1/4 tsp ground coriander
pinch of red pepper flakes
8 cups vegetable or chicken broth
1/2 cup beluga or French green lentils (the black beluga will hold their shape and color better)

In a large heavy gauge casserole or soup pot, heat the oil over medium. When it's warm, add the leeks, celery, onion, fennel and potatoes. Sauté 12 minutes until soft and lightly colored, stirring from time to time so nothing sticks or burns.  Add 1 tbsp oil if necessary.

Add broth, salt, pepper, coriander and lentils. Bring to a boil, lower heat, cover and cook 20 minutes.
Garnish with chopped fennel fronds to serve. (Options: if you want to puree the soup, cook the lentils in a separate pot and add after pureeing the soup.)

Think about roasting some of the red peppers piled high in the market right now, dousing them with a fruity olive oil and pinch of sea salt, then serving them with soft goat cheese and black olives along side this soup for a very healthy, colorful and memorably delicious meal.

You can find more fennel thoughts and what to do with that yummy but ugly looking celeriac in my book How to Fix a Leek and Other Food from Your Farmers' Market, so I won't repeat here. But right now diced or sliced fennel can star in crunchy salads that refresh the palate after a heavy autumn meat meal. (That crunch is refreshing after the softness of meat and mashed vegetables.) To go with the season's first brisket, I chopped fennel and mixed it with pomegranate arils, minced shallot, and a little bit of diced red pepper--dressed in olive oil and balsamic vinegar.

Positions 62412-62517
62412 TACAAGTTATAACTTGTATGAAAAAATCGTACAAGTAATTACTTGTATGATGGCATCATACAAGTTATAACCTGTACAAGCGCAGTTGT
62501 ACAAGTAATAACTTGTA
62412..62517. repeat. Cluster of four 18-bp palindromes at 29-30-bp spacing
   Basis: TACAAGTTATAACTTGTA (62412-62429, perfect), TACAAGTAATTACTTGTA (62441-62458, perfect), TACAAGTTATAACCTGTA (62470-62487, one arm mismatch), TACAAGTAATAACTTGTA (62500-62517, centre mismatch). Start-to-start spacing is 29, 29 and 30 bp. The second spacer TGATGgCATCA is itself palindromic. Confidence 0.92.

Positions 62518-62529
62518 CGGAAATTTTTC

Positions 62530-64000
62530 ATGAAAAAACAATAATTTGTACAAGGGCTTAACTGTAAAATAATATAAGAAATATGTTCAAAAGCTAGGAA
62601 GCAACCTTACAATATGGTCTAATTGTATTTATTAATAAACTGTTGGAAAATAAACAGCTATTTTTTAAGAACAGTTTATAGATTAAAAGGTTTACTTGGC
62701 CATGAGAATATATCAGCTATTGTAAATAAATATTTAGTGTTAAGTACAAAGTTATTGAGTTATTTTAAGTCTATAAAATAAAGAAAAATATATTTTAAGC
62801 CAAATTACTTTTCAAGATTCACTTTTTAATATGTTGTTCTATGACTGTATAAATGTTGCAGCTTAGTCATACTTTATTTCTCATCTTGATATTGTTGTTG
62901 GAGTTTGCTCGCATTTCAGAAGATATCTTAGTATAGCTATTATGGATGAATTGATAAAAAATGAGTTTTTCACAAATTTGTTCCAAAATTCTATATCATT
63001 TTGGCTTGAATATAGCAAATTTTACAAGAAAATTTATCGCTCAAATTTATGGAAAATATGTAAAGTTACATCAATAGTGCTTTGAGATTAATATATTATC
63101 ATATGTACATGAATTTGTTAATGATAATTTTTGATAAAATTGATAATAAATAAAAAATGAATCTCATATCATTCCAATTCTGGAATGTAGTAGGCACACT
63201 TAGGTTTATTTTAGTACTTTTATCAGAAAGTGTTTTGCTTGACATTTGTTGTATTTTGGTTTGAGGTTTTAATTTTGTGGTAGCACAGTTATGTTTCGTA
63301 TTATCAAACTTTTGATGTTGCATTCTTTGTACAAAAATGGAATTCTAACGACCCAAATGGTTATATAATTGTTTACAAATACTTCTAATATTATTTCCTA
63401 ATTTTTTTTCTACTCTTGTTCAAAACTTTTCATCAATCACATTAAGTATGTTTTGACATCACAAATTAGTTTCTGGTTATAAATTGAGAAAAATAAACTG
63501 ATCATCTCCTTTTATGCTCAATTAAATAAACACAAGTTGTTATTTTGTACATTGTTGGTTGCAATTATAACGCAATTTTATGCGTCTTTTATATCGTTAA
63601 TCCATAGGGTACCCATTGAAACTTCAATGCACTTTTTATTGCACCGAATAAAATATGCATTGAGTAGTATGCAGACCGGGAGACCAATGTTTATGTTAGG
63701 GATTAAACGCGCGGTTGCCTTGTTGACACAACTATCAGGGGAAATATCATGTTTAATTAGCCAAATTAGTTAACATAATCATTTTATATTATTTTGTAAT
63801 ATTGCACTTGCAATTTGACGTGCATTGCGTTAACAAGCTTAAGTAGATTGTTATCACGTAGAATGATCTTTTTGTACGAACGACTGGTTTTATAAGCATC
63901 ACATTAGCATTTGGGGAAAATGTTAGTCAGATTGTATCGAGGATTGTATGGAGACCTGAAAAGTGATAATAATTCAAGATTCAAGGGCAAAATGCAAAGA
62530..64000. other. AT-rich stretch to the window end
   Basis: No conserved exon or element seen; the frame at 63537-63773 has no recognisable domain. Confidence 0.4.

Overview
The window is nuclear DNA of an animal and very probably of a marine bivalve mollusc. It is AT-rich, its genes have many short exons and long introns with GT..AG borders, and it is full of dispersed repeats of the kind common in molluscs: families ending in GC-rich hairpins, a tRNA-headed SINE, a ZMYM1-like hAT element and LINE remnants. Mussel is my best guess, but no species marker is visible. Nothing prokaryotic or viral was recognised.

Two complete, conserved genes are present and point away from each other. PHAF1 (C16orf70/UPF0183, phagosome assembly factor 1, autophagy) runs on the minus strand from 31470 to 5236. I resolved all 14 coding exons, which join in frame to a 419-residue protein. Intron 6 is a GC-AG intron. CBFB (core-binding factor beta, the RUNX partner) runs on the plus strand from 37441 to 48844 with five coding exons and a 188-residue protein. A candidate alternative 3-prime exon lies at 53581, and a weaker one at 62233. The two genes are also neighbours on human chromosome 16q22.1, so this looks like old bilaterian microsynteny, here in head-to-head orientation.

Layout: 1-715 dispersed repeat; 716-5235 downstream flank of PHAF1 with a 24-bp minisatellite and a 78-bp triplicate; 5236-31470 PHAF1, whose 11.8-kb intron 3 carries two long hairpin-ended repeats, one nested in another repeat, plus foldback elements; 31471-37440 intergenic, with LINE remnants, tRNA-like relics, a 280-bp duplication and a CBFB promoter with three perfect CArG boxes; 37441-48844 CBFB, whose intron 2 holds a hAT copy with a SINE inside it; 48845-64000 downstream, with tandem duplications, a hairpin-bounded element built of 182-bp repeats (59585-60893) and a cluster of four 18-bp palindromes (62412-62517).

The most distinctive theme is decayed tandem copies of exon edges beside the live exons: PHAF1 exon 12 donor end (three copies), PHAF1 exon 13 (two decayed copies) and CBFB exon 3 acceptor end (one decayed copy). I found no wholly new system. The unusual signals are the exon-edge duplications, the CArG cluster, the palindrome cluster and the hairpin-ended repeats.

This is also the end of mushroom foraging season: time for mushroom paté or marinated mushrooms or yummiest of all, mushroom leek risotto (use mushroom broth in the recipe). I have recipes for the last two in my book: Veggiyana, the Dharma of Cooking, available on Amazon (with 5 star reviews).

Saturday, October 6, 2012

Pumpkins not in pie

Pumpkins are now piled high at farmers' markets, either sold by weight or piece. Understandably those who need a Jack O'Lantern for Halloween aren't rushing to buy just yet. And those who hate pumpkin pie--I've met four people in the last few months--aren't rushing to buy either. But they're missing out. Pumpkins are great for a lot more than pie.